Trust But Verify: The Proliferation of Advice on Outsourcing Requires Caution

By Kirk Laughlin, NSAM Editorial Director I always enjoy reading the various recommendations that come out from industry experts about best practices in outsourcing. Some of the advice …

By Kirk Laughlin, NSAM Editorial Director

I always enjoy reading the various recommendations that come out from industry experts Compass Conceptabout best practices in outsourcing. Some of the advice is intended to be truly independent and unbiased and that’s the kind of material we’re often looking for at Nearshore Americas.

Other times we see “experts” arguing a specific point, but in reality they have a hidden agenda and the tone of their advice favors that agenda.

Don’t get me wrong – it’s important not to completely dismiss the various opinions and guidance available out there, even if it is from a party known to be promoting their own brand, product or consultancy. Service providers in particular can be exceptionally helpful in shedding light on specific outsourcing trends as well as country or regional-oriented data. In fact, providers should be prepared to give you a briefing on their own service roadmap and whether they are intending to stick to core services (like call centers) or branch out into other service areas like KPO or IT services. Listen closely to see if this “vision” is echoed in conversations with other members of the provider’s executive leadership.

One of the most fundamental challenges facing buyers of outsourced services is choosing the right partner.  Once the partnership begins, tremendous amounts of focus, energy and oftentimes funding is devoted to the relationship from both parties.  The partnership can quickly come crashing down however if there are assumed payoffs that never materialize.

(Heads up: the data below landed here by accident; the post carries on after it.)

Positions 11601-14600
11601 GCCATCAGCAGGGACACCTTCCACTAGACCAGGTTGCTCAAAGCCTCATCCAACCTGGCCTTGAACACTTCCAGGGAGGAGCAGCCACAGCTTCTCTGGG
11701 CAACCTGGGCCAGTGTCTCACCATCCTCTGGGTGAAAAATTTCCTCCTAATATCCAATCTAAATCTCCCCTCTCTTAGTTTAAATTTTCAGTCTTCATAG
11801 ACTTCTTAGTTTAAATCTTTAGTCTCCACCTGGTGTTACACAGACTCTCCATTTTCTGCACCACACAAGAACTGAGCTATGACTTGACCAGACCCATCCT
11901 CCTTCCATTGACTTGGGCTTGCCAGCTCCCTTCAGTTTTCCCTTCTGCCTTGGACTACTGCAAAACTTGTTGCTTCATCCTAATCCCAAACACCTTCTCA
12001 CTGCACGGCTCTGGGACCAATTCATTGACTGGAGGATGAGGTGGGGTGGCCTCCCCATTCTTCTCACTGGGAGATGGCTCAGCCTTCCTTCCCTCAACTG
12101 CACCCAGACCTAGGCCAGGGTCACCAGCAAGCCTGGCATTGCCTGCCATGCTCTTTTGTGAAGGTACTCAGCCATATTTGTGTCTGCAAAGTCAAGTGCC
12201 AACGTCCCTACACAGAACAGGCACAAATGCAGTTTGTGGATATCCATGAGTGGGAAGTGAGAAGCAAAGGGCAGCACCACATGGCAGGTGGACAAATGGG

Blogger Samuel Prasad has come up recently with a list of ten recommendations on choosing the right outsourcing partner. Among the valuable points he makes is that it’s a big mistake to hire a partner solely based on economics. As far as hiring a partner based in a specific country he says:

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The location of an offshore outsourcer is important because differences in language and culture in addition to the geopolitical climate can cause major problems. A country with a stable government that respects IP rights with good universities/colleges… is usually a good bet

There is nothing better of course that to visit the country and see first hand.  It  may sound pretty unscientific, but some of the best advice-givers in the outsourcing industry strongly advocate talking to business people, investors and even university officials about issues like the rule of law, trade and legal transparency and governmental support for exported professional services.

If you are just beginning your journey in outsourcing, it won’t be hard to find a large number of advice-givers looking to get you to listen to them.

But in the same spirit of good journalism practices, it boils down to the old adage: Trust, but Verify.

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